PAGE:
This is just a tip but I might well turn it into a full page … let me know what you think. I have added to this page after I read two pages on INDEX-MATCH, see below for the links.

I am firmly of the opinion that not enough people consider DATABASE functions when looking for things, when finding averages, minima, maxima and so on, from a database. So take a look at the extra information starting with the heading DGET UPdate and there is a file to download now, again see below.

Like many people I have spent a lot of time using and worrying about the VLOOKUP function and whether it can read right to left as well as left to right.

Well, I have been thinking about this and have been playing with the DGET function and it can do in a very simple way.

I have used a couple of simple examples for you to consider and the screenshot below shows them. Take a look and see what you think. If you have been sweating over right to left VLOOKUP maybe those sweating days are over!

dget_examples

(click on the image to see the full size version)

There is no file to download as I have given you everything you need in that screenshot but if you want a larger set of examples to consider let me know and I will look at DGET, DSUM, DMIN and DMAX too.

DGET UPdate

I wrote the following comment at the end of this page: ExcelChamps

Good work. Nice and clear and loads of examples, which always help. Can I suggest, however, that you consider using or demonstrating two further approaches

OFFSET
DATABASE functions … in this case DGET

The OFFSET function is not perfect because it might need a helper cell or column to make it work but then again, so does INDEX-MATCH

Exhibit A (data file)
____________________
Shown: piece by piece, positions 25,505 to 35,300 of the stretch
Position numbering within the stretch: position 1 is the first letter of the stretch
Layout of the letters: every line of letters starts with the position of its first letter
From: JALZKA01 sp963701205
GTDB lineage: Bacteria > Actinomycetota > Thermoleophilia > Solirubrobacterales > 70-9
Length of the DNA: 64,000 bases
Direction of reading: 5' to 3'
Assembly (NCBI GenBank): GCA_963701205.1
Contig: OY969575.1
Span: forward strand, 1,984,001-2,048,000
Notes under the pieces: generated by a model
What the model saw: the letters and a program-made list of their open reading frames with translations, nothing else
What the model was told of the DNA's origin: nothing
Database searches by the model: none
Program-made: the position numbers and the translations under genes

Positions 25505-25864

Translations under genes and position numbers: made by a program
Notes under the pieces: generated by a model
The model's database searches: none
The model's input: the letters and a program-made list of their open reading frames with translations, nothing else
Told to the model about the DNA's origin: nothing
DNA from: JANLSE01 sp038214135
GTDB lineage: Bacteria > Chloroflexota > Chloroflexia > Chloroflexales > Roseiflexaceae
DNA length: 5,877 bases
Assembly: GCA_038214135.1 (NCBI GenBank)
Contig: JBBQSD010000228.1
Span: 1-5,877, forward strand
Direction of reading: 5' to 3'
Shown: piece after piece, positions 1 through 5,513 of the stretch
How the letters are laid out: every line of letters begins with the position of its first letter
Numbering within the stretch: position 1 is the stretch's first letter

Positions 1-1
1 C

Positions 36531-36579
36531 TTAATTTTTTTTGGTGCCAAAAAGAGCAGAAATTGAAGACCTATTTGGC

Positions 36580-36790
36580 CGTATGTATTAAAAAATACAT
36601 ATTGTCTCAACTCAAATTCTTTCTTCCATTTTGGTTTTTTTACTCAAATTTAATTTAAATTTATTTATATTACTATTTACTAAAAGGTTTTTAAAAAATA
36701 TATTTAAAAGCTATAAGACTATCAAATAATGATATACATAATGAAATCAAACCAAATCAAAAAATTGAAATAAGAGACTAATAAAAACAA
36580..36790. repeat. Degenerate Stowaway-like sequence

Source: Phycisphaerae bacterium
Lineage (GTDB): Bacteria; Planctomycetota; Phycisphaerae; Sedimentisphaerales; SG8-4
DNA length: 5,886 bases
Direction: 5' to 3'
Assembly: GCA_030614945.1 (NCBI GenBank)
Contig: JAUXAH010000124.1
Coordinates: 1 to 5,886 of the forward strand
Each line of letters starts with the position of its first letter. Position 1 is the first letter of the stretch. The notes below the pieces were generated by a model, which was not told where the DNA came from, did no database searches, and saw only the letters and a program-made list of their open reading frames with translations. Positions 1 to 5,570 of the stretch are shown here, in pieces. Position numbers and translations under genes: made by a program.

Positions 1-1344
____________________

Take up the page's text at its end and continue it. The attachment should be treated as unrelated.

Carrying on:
The real winner for me are the DATABASE functions. Of course, these functions need a criteria range in order to work but that’s still essentially the same as INDEX-MATCH and OFFSET. Here is your INDEX-MATCH formula for finding the score given the roll number … =INDEX(D5:D14,MATCH(G7,A5:A14,0)) (my file has a sightly different layout to yours) and here is my DGET formula: =DGET($A$4:$D$14,D$4,H11:K12). OK, very similar in size.

On the other hand, here is my DAVERAGE formula for finding the average score of roll numbers greater than 5 who are in Section A =DAVERAGE($A$4:$D$14,D4,H20:K21): almost no changes needed from the DGET function. I think you would have to abandon INDEX-MATCH to find the average and use this if you didn’t use DAVERAGE, =AVERAGEIFS(D5:D14,A5:A14,H21,C5:C14,J21)

Please note, I am not being critical of what you did; but I am a great fan of the greatly unknown and unused DATABASE functions!

The other page I read is vlookup v index-match

Here is the file I created as I discussed these options: database_functions_again

Duncan Williamson

Updated 14th October 2017

2 Responses to “DGET”


  1. […] 28th June 2015: Click this link to go to a tip on the DGET function. The DGET function could well make your VLOOKUP life a lot easier then ever: https://excelmaster.co/dget/  […]


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